, Volume 11, Issue 5, pp 607-617

The reversible process concept applied to the environmental management of large river systems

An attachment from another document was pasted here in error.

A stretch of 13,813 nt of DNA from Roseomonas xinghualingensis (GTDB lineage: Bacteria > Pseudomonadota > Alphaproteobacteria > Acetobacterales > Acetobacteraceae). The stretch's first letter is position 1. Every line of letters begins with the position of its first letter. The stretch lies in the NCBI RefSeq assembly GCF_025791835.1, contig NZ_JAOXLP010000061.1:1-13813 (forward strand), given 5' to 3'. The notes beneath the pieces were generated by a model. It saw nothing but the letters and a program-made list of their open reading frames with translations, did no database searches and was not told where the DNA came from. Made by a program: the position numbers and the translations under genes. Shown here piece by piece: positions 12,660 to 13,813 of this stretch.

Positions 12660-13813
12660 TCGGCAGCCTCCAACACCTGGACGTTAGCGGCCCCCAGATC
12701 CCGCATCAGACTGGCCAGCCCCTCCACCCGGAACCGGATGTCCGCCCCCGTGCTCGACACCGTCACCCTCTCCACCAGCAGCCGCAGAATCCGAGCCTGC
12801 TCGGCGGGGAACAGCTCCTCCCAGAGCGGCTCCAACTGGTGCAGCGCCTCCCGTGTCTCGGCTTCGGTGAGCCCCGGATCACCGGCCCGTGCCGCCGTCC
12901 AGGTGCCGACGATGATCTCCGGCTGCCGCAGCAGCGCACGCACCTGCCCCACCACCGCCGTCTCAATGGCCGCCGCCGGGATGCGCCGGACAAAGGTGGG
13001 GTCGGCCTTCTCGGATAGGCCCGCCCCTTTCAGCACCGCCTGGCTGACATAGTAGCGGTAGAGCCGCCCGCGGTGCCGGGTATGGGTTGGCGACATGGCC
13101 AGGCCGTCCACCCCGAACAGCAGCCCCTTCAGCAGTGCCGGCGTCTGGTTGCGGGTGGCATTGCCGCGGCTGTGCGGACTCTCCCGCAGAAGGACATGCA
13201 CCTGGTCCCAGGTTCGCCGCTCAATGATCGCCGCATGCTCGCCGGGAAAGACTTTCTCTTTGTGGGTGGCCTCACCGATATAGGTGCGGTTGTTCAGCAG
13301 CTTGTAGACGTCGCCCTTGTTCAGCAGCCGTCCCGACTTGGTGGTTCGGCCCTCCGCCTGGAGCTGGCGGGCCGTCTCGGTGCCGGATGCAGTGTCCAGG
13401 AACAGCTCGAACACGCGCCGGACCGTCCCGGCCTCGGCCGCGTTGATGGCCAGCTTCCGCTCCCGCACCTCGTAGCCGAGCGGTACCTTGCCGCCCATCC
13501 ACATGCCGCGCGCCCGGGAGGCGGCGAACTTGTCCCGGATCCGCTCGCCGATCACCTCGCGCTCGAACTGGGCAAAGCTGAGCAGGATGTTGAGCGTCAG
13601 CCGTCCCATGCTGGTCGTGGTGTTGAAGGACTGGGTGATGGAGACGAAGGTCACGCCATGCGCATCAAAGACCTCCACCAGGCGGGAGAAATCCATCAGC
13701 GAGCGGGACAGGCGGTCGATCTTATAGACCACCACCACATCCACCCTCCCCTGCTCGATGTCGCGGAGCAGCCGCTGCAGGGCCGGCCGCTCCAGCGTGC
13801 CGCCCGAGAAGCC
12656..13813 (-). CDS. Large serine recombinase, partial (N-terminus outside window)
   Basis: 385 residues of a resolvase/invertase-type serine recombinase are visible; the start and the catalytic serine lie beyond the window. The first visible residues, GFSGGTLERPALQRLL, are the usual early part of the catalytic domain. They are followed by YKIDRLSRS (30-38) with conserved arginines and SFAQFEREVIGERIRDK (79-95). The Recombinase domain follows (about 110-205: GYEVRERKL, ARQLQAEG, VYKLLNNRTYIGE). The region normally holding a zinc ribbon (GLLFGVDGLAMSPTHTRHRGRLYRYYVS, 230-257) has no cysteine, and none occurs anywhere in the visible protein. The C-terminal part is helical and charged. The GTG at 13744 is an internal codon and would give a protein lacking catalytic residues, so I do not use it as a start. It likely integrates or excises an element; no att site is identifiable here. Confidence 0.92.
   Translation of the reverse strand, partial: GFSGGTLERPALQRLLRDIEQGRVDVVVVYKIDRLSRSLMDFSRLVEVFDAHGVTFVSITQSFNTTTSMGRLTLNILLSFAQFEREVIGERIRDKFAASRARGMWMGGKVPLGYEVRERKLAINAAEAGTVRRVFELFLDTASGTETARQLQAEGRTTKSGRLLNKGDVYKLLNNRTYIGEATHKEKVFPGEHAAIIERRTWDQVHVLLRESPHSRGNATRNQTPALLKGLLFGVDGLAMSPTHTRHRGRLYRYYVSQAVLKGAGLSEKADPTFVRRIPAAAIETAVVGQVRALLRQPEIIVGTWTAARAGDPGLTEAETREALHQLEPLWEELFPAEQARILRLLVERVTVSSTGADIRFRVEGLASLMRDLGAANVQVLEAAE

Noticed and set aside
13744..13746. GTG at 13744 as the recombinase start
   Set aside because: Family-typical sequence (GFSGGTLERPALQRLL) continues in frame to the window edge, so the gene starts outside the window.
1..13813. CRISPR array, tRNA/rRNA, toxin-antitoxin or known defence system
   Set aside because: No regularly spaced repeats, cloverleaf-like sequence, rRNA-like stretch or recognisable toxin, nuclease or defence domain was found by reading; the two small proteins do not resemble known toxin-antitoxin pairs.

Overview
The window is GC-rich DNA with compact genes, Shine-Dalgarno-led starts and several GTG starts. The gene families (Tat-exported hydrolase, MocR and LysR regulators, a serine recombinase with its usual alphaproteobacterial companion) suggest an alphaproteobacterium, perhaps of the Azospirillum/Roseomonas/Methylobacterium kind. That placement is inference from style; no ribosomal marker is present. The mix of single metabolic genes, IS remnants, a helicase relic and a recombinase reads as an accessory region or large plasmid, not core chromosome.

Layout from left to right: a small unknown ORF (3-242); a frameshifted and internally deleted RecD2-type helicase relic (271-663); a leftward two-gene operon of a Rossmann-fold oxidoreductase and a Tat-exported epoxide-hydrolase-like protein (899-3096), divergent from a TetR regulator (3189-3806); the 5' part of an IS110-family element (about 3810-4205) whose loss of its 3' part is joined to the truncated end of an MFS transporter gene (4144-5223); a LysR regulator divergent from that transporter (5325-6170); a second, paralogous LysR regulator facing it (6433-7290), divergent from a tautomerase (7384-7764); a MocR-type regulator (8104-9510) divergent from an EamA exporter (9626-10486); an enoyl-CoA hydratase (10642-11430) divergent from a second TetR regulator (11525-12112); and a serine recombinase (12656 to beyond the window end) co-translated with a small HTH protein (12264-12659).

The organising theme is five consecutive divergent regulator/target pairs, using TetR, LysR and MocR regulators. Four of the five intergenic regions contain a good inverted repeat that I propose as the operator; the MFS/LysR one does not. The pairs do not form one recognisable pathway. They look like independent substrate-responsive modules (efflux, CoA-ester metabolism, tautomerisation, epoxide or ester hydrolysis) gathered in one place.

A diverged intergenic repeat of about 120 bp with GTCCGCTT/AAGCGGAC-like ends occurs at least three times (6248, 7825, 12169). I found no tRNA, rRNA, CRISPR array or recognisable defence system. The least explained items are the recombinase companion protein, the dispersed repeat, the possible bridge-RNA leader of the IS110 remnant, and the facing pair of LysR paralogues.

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The wetland ecosystems occurring within alluvial floodplains change rapidly. Within the ecological successions, the life span of pioneer and transient stages may be measured in several years or decades depending on the respective influences of allogenic (water dynamics, erosion, and deposition) and autogenic developmental processes (population dynamics, eutrophication, and terrestrialization). This article emphasizes the mechanisms that are responsible for the ecosystem changes and their importance to environmental management. Two case studies exemplify reversible and irreversible successional processes in reference to different spatial and temporal scales. On the scale of the former channels, the standing-water ecosystems with low homeostasis may recover their previous status after human action on the allogenic processes. On the scale of a whole reach of the floodplain, erosion and deposition appear as reversible processes that regenerate the ecological successions. The concepts of stability and reversibility are discussed in relation to different spatiotemporal referential frameworks and different levels of integration. The reversible process concept is also considered with reference to the energy inputs into the involved subsystems. To estimate the probability of ecosystem regeneration or the cost of restoration, a concept of “degrees of reversibility” is proposed.